If you are using information we provide for “employment purposes” (which includes individual contractors and agents that are not traditional employees), you must follow the FCRA requirements listed below.
The Fair Credit Reporting Act, better known as the FCRA, was first enacted in 1971 to ensure that consumer reporting agencies exercise their grave responsibilities with fairness, impartiality and a respect for the consumer’s right to privacy. In essence, the FCRA protects the subject of a report by putting limits on what consumer reporting agencies can report.
Even though it is named the Fair Credit Reporting Act, the FCRA applies to much more than credit reports. These reports can include the consumer’s credit standing, but can also extend to character, reputation, mode of living, and similar information that can be used to determine a person’s eligibility for credit, insurance, or a job. By these standards, background screening companies are consumer report agencies that the FCRA regulates.
Within the FCRA there are a number of rules about what must and must not be reported. For instance, bankruptcy cases can be no older than ten years and all other adverse information, with the sole exception of criminal convictions, can be no older than seven years. Also, no medical information can be shared unless the report is being used for insurance purposes.
In addition to protecting the consumer once the check is underway, the FCRA also requires an employer to disclose some information and obtain the consumer’s permission before the check can legally begin.
It is important to educate yourself. One important and well-written document to read is the Consumer Financial Protection Bureau "Notice to Users of Consumer Reports".
The background screening process is relatively simple for the applicant. First, you must give the applicant a disclosure form that informs him that you will obtain a consumer report for employment purposes. This disclosure must be separate from anything else, especially your employment application or any release of liability.
Second, the applicant must sign an authorization that permits you to obtain a consumer report for employment purposes.
The disclosure can only either be on a standalone form or combined with the authorization form. But if you combine them, then the combined form must not contain anything other than disclosure and authorization. A good test for this is whether each sentence could begin with either "We hereby disclose to you that ..." or "You hereby authorize us to ...".
The primary purpose these forms serve is to comply with the FCRA. These forms also give the background screening company permission to do the check and may serve as verification to former employers or schools that they are allowed to give information.
To give you an idea of the importance, you can read the 2017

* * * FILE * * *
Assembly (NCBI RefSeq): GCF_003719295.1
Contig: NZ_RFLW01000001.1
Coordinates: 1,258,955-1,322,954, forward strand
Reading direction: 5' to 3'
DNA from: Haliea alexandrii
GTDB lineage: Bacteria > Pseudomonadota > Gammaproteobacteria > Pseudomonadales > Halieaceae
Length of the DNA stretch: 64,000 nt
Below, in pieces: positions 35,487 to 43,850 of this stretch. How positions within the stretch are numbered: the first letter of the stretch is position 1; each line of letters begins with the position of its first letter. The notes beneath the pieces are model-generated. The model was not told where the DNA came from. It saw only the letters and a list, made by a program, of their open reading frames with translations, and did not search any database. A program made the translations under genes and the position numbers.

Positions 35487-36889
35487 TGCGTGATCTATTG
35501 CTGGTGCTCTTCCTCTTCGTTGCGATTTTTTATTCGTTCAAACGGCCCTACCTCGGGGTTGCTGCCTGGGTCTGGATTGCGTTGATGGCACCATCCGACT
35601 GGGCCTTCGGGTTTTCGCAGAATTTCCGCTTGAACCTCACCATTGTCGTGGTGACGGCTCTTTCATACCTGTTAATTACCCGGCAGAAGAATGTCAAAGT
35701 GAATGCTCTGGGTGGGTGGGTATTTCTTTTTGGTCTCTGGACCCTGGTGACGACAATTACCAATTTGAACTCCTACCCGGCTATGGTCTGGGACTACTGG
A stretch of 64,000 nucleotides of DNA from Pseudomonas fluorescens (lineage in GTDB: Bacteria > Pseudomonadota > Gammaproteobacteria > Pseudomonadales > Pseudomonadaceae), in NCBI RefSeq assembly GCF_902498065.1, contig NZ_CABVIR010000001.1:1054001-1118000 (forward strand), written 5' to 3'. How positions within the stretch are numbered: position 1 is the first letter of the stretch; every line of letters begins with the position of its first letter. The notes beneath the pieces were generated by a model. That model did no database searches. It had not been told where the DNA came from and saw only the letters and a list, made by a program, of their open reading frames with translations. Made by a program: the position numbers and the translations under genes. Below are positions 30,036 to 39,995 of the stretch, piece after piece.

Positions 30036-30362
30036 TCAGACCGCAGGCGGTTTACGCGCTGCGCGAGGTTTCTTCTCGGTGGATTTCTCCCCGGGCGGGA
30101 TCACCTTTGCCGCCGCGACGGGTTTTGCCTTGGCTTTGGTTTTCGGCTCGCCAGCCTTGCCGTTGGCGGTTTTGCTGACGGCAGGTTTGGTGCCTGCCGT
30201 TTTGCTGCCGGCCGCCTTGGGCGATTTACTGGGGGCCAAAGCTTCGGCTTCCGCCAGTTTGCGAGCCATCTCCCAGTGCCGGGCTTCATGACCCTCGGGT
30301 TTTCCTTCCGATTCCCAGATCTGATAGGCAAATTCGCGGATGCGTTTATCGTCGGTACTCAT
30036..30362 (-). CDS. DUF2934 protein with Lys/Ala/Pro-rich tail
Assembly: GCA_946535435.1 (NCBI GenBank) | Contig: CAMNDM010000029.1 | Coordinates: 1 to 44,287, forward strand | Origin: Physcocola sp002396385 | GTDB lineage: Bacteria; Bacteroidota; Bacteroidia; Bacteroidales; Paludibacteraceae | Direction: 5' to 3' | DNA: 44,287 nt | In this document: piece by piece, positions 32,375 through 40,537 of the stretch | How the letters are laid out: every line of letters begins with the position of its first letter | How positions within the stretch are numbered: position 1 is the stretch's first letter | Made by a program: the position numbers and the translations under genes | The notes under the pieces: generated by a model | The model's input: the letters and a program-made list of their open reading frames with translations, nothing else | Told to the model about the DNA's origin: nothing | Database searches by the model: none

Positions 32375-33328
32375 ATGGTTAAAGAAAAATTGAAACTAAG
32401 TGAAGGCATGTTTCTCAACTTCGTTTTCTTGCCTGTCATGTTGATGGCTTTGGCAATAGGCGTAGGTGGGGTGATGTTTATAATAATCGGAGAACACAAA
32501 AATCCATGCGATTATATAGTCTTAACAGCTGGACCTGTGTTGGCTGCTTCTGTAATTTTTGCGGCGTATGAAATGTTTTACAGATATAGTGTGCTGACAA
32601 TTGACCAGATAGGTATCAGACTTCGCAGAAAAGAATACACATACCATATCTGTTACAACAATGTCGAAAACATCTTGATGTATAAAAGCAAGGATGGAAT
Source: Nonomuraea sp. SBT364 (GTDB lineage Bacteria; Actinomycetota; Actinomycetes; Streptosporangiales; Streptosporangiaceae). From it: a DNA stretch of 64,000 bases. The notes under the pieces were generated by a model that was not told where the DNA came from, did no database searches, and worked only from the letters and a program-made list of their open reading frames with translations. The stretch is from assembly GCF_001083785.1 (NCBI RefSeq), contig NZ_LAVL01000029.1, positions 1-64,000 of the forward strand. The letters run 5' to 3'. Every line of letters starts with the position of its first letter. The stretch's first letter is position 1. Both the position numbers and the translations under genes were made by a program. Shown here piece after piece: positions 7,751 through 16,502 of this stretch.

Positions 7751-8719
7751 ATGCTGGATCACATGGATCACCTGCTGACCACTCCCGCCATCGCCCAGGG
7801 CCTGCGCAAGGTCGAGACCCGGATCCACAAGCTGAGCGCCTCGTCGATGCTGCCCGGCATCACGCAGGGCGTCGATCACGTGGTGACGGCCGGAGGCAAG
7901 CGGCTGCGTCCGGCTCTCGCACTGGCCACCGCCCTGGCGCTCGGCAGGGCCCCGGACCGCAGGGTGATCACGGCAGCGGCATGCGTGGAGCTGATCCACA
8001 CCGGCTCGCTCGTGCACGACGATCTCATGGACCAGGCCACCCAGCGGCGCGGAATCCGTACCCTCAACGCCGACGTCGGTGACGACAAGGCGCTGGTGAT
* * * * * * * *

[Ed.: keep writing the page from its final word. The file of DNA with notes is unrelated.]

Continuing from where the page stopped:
Ruling from the Ninth Circuit Ruled that Disclosures Containing Waivers Violated the FCRA and that a prospective employer’s violation of the FCRA is ‘willful’ when the employer includes terms in addition to the disclosure, such as the liability waiver here, before procuring a consumer report or causing one to be procured.
Where we obtain information for you based on an interview (for example, reference checks), you must also disclose to the subject that (1) you are obtaining an investigative consumer report, including information about character, general reputation, personal characteristics, or mode of living, (whichever is applicable), and (2) that he or she may obtain a description of the nature and scope of our investigation. If the subject requests that description, you must provide it within five days. Even though this is in the nature of the disclosure, you may want to put this information in your authorization, to protect the "repeateness" of your disclosure.
The FCRA you to provide a “pre-adverse-action notice” a reasonable time before making a decision based (even in part) on the report. This notice must include a copy of the report and the Consumer Financial Protection Bureau’s summary of rights. In effect, this requires the user to send the notice, and then wait a reasonable amount of time. The Federal Trade Commission has said that five business days is a reasonable amount of time when the notice is delivered by first class mail, so the normal practice is to wait at least five business days. Once that reasonable period of time has elapsed, you may make a decision based on the report, but only if the subject of the report has not disputed it. If the subject of the report has disputed it, you must wait until we resolve the dispute before taking action.
If you make an adverse decision based on our report, you must: